Corporate users slow to adopt XP

As the dust settles on the razzle dazzle of the XP launch, resellers are getting down to the business of selling Microsoft's newest operating system.

According to figures from market analyst Inform, Australian retailers sold more than $750,000 of XP stock in the first four days it was on sale.

Inform's figures are based on data it gathers from its panel of top 20 Australian retailers which covers about 80 per cent of the retail business software market.

Windows XP Upgrade was the big earner for retailers with 1800 copies sold according to Inform. Meanwhile, the full version of XP sold 130 copies. Other XP sales recorded in Inform's statistics saw 140 copies of XP Pro being sold as well as 450 copies of XP Pro Upgrade.

But the reaction surrounding Windows XP's success from resellers has been mixed. While retail giant Harvey Norman saw its sales figures rise above expectations across its stores, corporate retailers will have to wait a little longer before they find out if XP lives up to expectations.

"I don't think we have sold a single copy," declared Computerland's sales manager Jim Lang. "Noone is making the move to XP. Our customer set is not retail and their focus is still on Windows 2000," Lang said, adding much of Computerland's Microsoft business is done through licencing programs.

However things were far more positive on the retail side.

"Sales are above the expectations for both Harvey Norman and Microsoft," said the retailer's general manager of computers and communications, John Slack-Smith. "The level of interest has been high and not just on the sales side. We are talking to customers about the benefits of digital music and photography, mobile advantages. We are even having conversations with gamers about the system."

However Slack-Smith admits the corporate market is a nut that will take a lot longer to crack.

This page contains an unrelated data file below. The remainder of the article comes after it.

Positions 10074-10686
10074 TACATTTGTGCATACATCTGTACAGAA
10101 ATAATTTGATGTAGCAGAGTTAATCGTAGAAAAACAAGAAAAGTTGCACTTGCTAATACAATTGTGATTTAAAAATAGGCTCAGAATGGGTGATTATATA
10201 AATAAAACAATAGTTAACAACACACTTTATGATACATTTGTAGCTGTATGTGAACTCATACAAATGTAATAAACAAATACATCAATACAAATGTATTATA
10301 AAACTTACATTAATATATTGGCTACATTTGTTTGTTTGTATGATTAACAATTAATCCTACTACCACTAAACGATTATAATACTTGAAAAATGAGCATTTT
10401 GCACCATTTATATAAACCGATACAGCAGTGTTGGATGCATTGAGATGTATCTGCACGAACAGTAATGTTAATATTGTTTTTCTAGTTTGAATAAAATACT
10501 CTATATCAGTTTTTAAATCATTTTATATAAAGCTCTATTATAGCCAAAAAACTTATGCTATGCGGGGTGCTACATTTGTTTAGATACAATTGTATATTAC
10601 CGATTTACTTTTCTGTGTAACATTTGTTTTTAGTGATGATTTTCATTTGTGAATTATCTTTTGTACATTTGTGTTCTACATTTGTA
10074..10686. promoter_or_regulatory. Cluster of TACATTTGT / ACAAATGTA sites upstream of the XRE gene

"We are doing little to no sales in that sector," he assented. "But the corporate market has never been the early adopters. Customers always wait for the first update of the release."

IDC senior analyst Logan Ringland said his feedback has been that XP has not as yet provided a PC sales stimulus.

He believes the lack of current activity to be the result of local pressures and local economic uncertainty as much as it is to do with any global problems. A looming federal election has halted government spending while big corporate collapses have clouded everyone's outlook, Ringland said.

"[Windows] XP will only start to go off when the sales of PCs start to go off," Ringland said. "The amount of money Microsoft has spent on marketing is phenomenal and it has got people talking about PCs again. But I still don't think it is enough on its own to make people start buying PCs again.

"There are no new applications coming on the market to drive sales. I think the next big thing to drive sales will probably be broadband."

General manager of bponline at Byte Power Martin Bicknell agreed.

"There seems to be a lot of hype, but we haven't had a lot of enquiries for the corporate side," he said. "People are more worried about world politics at the moment."

But the release has piqued consumers interest, with Leading Edge retailers reporting a strong response from customers, even if sales had only been moderate.

"I believe the Windows XP operating system is great and I am recommending it to anyone and everyone," said David Marshall, director of Spade Computer Sales in Shepparton.

"We've certainly had a good response and most customers seem to like XP," said Tony Roberts from Leading Edge Computers Sunshine Coast. "There is very little "I'd prefer to wait until the next version" like there was with Windows Me."

Colin MacKinnon from Leading Edge Computers in Cairns said most sales had come from the home market, but XP has brought in some unexpected business.

"Most of the buzz here are the jobs coming in where people have upgraded elsewhere and now the computer doesn't work, or the drivers are missing," he said.

Harvey Norman franchisees have found quite the opposite.

"We had a customer who has had trouble with drivers on old system and found upgrading to XP fixed the problem," Slack-Smith said.

The key to ongoing success will be maintaining the sales momentum from the first weeks until Christmas, he warned, by talking about the product and ongoing marketing campaigns.

"The industry has the responsibility to lift the profile of the product and we will all see some flow on benefit."

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